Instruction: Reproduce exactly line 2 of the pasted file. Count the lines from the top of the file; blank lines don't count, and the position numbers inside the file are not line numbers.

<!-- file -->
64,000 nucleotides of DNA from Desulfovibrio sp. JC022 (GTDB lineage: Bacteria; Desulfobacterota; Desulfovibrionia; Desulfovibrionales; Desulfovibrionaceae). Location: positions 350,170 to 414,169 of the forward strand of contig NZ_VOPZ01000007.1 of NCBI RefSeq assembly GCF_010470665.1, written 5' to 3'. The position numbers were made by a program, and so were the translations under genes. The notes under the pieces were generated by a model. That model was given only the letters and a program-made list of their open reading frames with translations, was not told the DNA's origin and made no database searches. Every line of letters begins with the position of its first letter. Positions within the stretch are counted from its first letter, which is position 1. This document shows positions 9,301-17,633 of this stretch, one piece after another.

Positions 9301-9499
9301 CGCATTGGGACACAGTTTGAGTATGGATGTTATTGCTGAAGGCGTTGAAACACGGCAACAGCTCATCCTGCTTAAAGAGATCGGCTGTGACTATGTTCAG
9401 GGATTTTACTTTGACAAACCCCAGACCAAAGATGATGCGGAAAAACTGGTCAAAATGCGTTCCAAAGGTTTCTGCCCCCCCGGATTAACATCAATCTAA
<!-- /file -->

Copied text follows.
Positions 9301-9499